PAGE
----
‘But I’d made my choice and, for better or worse, we both had to accept its consequences.’
Aged thirty-one, Elizabeth Simmons is a music teacher. She is single and living at home with her parents in Sydney, Australia. Set in the early 1950s, this novella is a gentle romance. Elizabeth’s first love, William, was so changed by his war experiences that she had to break off with him. Tom, who had also wanted to marry her, now lives in Scotland with his uncle. Elizabeth enjoys teaching music and finds it fulfilling. Unfortunately, it doesn’t pay well enough for her to move out of home away from her domineering mother.
As Elizabeth reflects on the past, a ‘phone call brings her a new student. Sally is aged just five, and her father Edward Peterson is keen for her to learn. As Elizabeth discovers, Edward has recently been widowed. Elizabeth is invited to dine with Edward and Sally at his home, much to the disapproval of her mother.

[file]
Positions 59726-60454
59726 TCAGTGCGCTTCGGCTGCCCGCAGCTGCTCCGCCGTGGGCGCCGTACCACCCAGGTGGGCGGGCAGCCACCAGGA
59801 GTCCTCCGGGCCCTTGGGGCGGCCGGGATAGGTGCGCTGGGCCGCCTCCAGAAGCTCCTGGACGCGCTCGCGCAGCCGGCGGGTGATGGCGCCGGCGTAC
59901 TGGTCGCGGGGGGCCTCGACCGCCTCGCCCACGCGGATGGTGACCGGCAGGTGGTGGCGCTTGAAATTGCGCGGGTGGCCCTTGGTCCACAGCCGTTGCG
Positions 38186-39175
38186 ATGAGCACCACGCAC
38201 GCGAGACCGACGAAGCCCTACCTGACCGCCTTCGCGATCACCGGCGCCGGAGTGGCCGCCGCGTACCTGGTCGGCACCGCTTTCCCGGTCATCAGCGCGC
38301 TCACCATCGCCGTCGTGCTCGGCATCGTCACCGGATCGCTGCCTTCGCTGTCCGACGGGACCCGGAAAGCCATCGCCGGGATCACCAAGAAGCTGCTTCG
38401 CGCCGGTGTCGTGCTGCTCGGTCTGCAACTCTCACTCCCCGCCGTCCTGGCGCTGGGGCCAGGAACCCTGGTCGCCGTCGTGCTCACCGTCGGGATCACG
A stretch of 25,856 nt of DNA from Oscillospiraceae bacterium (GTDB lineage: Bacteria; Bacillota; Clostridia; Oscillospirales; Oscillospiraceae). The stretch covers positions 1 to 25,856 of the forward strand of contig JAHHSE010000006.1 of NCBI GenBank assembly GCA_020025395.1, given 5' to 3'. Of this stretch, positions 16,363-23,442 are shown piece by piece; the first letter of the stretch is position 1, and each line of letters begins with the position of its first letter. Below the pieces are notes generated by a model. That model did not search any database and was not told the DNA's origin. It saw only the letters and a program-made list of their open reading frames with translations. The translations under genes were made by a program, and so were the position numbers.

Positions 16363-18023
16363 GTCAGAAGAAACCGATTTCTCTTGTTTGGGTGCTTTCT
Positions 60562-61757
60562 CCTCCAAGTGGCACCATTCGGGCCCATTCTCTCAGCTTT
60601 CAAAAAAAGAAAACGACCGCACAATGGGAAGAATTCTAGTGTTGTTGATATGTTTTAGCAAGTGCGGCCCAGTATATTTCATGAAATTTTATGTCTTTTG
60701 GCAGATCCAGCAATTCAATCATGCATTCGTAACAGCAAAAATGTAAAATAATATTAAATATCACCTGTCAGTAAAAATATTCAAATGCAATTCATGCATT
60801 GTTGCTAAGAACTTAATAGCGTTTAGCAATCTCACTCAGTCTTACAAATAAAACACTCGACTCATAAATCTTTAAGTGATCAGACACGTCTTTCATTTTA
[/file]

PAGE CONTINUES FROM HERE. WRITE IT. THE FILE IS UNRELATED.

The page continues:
And then, out of the blue, Elizabeth receives a letter from Tom. He is in Sydney, and seems to think she is married to William. They have dinner, and Elizabeth discovers that both she and Tom have been misled. What will Elizabeth decide to do? Does she have a future with Edward and Sally, or does her heart belong to Tom?
I enjoyed reading this novella. In part because it reminded me of women I knew during the 1960s, women who’d lost husbands or fiancés during World War II and often had no other choice but to live with their parents. Viewed with today’s sensibilities, some sixty years later, Elizabeth seems quite passive but her situation was not uncommon during this era, and Ms Sharp handles it deftly and with empathy.
I’d recommend this novella to anyone who appreciates a tale of gentle romance, one in which people (rather than their passions) are central. And yes, I do not like Elizabeth’s mother. I suspect that many other readers will feel the same way by the end of the story.
Note: My thanks to the author who provided me with an electronic copy of this book for review purposes.